New Gig: Does Chicken Wire Indicate Trouble?
His agent has booked him a new gig at a club he’s never been to before. His agent tells her that he may be a little “rustic,” but he’s worth the money. You and the band, having a busy schedule, will only arrive in time to get settled in and play. There’s no time for a qualified sound check. But you’ve done this before and you’re not worried. You pull up and are greeted by a gravel parking lot littered with beer bottles and empty half-pints from the night before. Whatever, you’ve also seen this before. You open the front door and immediately look for the band stage and… What? Chicken wire!
Perhaps you have not been in this situation. But usually there are signs that will tell you what kind of club you are going to play for. It is true that there are a couple of places that still have chicken wire. This is not a bad thing. It is to protect the band and band equipment if necessary. But mostly these kinds of things have been exaggerated. Especially after the movie The Blues Brothers.
Parking is a key. If it looks like the one described above, you may want to take a look for yourself. This usually indicates a place that has a lot of power drinkers. Energy drinkers bring pints and half pints to the club in their boots, among other things. I guess they’re afraid the club will run out of alcohol. They retreat to the parking lot and have a good buzz, come back and order a beer and look for someone to dance or fight with. Just stay out of the way. It really isn’t hard to do.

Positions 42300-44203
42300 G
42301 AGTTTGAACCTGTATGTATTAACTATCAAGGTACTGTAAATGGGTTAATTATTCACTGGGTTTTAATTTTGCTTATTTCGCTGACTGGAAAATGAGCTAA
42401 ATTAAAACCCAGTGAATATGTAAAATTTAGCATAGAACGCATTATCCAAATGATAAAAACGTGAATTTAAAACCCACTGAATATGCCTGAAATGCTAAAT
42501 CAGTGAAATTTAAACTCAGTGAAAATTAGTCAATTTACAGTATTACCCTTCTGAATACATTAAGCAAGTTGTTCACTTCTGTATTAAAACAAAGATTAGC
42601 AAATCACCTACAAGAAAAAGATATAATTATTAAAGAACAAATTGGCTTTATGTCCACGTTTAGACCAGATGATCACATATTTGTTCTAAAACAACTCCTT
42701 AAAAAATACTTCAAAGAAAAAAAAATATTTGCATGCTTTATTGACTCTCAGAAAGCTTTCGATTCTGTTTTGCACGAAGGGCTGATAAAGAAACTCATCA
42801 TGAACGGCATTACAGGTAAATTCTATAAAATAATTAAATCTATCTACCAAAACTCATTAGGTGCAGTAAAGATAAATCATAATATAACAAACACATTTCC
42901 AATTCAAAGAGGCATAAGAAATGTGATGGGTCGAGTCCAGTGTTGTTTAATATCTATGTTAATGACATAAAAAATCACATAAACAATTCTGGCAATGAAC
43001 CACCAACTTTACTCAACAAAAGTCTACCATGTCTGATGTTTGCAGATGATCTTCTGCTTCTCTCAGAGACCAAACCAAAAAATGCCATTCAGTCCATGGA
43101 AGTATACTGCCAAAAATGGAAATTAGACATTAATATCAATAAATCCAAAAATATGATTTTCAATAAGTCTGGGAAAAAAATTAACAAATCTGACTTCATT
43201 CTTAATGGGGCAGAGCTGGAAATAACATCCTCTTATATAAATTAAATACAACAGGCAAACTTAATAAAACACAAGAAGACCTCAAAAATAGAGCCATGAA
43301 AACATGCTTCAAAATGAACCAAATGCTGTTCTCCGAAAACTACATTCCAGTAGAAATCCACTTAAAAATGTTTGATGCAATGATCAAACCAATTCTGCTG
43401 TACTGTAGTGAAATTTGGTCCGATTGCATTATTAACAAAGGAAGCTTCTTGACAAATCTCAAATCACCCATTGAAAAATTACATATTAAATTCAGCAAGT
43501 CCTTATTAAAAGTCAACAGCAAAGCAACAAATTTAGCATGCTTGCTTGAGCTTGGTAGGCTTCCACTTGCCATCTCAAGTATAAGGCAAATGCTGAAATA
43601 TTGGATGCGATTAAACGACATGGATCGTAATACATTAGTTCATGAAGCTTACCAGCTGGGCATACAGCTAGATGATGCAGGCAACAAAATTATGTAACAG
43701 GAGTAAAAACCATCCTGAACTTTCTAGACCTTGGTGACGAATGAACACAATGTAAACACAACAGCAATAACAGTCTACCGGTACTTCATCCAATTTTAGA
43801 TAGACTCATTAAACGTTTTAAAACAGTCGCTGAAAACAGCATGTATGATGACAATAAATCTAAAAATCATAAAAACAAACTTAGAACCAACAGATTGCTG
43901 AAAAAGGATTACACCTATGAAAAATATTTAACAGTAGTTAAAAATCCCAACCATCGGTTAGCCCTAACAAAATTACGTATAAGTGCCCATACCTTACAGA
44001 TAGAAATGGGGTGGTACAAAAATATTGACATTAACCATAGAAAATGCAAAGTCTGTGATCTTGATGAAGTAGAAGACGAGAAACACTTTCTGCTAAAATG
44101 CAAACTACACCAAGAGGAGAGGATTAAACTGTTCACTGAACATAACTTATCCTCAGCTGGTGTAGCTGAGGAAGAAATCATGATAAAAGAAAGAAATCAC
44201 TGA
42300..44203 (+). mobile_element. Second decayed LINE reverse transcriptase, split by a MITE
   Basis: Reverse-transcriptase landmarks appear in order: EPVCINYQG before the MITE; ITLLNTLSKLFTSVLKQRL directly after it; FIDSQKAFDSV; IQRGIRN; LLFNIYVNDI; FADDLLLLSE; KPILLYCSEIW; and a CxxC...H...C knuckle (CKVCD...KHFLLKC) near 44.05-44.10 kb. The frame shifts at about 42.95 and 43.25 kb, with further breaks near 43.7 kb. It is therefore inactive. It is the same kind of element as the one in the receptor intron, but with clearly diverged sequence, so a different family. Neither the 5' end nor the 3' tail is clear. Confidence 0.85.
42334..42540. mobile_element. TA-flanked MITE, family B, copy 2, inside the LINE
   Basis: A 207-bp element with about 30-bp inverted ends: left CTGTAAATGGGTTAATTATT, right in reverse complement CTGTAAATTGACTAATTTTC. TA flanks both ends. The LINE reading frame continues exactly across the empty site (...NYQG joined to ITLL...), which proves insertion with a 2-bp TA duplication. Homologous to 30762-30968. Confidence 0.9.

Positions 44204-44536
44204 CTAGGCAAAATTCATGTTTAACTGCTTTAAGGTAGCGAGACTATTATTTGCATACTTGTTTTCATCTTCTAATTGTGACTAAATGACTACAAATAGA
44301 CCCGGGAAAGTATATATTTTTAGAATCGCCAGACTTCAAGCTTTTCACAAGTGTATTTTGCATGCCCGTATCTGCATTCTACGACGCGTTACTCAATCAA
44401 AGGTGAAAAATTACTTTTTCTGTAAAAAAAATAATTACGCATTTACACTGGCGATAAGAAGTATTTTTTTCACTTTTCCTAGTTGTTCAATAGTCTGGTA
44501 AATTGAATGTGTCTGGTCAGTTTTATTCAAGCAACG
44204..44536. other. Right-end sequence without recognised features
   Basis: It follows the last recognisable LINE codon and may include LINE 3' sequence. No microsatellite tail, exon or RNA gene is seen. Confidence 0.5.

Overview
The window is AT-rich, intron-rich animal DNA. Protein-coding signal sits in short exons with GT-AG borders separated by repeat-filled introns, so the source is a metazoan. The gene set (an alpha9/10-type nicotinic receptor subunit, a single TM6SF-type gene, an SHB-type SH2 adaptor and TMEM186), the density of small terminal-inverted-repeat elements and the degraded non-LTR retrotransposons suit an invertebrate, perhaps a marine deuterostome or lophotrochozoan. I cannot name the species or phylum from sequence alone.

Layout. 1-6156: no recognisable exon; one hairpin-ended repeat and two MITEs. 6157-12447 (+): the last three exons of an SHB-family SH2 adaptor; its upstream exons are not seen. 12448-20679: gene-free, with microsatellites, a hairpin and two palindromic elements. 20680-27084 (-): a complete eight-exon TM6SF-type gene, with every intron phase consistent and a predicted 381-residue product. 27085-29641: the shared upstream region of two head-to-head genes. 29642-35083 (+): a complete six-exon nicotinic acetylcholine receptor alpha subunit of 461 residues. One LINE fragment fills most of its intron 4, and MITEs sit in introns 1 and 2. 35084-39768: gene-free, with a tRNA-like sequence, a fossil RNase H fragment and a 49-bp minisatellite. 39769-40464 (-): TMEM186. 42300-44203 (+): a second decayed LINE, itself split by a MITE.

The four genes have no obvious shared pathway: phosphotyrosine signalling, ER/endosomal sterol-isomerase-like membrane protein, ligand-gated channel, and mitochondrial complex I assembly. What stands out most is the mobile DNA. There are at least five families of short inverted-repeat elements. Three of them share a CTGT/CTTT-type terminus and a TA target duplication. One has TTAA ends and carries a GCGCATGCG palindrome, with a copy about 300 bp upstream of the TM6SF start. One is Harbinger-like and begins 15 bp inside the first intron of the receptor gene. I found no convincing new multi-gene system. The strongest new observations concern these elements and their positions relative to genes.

Settling in late and the club is already full of highly intoxicated people is another warning. These types of troughs are very loyal to their customers. They spend most of their weekly check at these places. Any type of comment that comes your way at this time should not be ignored. That will only bring a torrent of the same throughout the night. At the first comment, he would usually proclaim out loud, “Bartender, these are my kind of people. I want to buy the house a round.” Expensive? I call it cheap insurance.
I was always aware of the pool tables. You wouldn’t believe how many fights this little game can cause. I never played pool in a bar I was playing in. The pool causes resentment, especially if there is money involved. I have seen the ambulance called due to an altercation over which room was next. Again, you just want to stay out of the way.
Your best friend in a club that you suspect might be rude is the bartender. I always tip the bartender at the front. I usually tell him that I appreciate how hard he has to work and I want to show him my appreciation in case he forgets when the night is over. The good bartender can tell you who the troublemakers are. Usually he won’t tell you directly. You have to see his posture and his offhand comments to the waitress.
I don’t want to cause you, the young musician, any undo alarms. I played every kind of hole you can imagine for over 30 years and never got into a single altercation. Do you want to know how? I just mind my own business and stay out of the way. The best way is to recognize potential problems before they blow up and just not be in the middle of it. Good luck!